Jul 6, 2023 - Development

Atlanta's Omni Coliseum gave the Hawks a home

A large black metal enclosed arena surrounded by landscaping trees with a billboard advertising a hockey game

Photo: Acroterion/Wikimedia Commons

The Omni, Atlanta's first contemporary coliseum, had a cool name and looked like a concert hall designed by Darth Vader.

  • But the roughly 16,000-seat arena also had giant holes created by its rusting steel and only so much room for big spenders. Twenty-six years ago this month, the wrecking ball arrived.

Catch up quick: Talk of a grand coliseum for Atlanta began in the 1960s and gained traction when Tom Cousins and former Gov. Carl Sanders bought the Hawks basketball team in 1968.

  • In the early 1970s, the city and region were in the heady days of go-go growth and business-driven boosterism that made modern Atlanta what it is today. What was a city without a coliseum?
  • Completed in 1972, the $17 million venue was made with corten steel designed to oxidize over time and create a rust patina, according to the Atlanta History Center.

Zoom in: The Atlanta Hawks and Flames — a pro hockey team that left the city in 1980 — called the arena home. The facility hosted pro wrestling, Elvis Presley and the 1988 Democratic National Convention.

Yes, but: Designers didn't take Atlanta's obscene heat and humidity into account, and the steel rusted at an advanced rate, Bloomberg reports. The corrosion created cracks that allowed rain to leak onto the court.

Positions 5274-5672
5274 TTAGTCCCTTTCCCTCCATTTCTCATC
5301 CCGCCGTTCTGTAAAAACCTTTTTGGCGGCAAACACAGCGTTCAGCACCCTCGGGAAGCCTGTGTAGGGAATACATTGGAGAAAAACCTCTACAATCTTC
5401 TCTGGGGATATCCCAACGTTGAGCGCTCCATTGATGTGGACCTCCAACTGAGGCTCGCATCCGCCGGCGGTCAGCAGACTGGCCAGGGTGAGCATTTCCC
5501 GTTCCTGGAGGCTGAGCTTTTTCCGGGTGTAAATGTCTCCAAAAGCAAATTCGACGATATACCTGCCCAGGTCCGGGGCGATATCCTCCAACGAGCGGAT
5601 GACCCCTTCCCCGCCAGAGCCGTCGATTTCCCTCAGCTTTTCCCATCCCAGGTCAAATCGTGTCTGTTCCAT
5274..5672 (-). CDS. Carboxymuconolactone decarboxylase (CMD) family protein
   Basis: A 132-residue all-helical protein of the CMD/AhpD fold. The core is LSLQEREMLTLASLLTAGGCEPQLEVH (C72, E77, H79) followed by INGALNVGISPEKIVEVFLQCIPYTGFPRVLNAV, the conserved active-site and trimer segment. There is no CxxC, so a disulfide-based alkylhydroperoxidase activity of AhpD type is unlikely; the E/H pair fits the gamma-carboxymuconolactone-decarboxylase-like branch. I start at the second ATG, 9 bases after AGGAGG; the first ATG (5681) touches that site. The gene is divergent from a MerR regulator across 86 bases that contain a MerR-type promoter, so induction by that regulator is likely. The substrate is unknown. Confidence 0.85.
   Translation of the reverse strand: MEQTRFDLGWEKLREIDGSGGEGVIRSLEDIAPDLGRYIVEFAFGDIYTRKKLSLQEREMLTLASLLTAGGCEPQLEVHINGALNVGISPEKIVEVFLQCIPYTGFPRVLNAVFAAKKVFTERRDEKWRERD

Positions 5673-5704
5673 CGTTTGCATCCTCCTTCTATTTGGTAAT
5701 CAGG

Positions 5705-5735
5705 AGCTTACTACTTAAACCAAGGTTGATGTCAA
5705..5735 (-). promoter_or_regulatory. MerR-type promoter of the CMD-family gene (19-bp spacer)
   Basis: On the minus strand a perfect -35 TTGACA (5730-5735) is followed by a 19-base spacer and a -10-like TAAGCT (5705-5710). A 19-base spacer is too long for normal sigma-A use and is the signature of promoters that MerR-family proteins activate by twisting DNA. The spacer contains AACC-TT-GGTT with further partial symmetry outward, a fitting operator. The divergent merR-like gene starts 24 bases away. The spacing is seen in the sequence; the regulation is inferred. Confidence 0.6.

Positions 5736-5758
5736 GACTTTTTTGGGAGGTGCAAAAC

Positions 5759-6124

The big picture: The true killer was the Omni's outdated layout that offered only a small number of luxury boxes, according to the AJC's Furman Bisher, who compared the venue to a "rusty waffle iron."

  • The coliseum was demolished in July 1997 just shy of its 25th birthday, the average lifespan of sports venues in Atlanta.
  • Two years later, Philips Arena (now State Farm Arena) was completed in its place.

Get more local stories in your inbox with Axios Atlanta.


Support local journalism by becoming a member.

Learn more

More Atlanta stories

No stories could be found


Get a free daily digest of the most important news in your backyard with Axios Atlanta.


Support local journalism by becoming a member.

Learn more